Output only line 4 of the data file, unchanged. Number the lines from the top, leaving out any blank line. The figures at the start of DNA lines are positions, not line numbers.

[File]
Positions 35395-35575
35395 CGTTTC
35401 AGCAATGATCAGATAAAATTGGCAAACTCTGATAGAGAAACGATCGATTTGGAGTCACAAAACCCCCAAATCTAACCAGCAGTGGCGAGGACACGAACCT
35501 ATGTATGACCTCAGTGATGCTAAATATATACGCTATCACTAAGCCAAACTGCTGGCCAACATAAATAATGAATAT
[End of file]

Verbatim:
35501 ATGTATGACCTCAGTGATGCTAAATATATACGCTATCACTAAGCCAAACTGCTGGCCAACATAAATAATGAATAT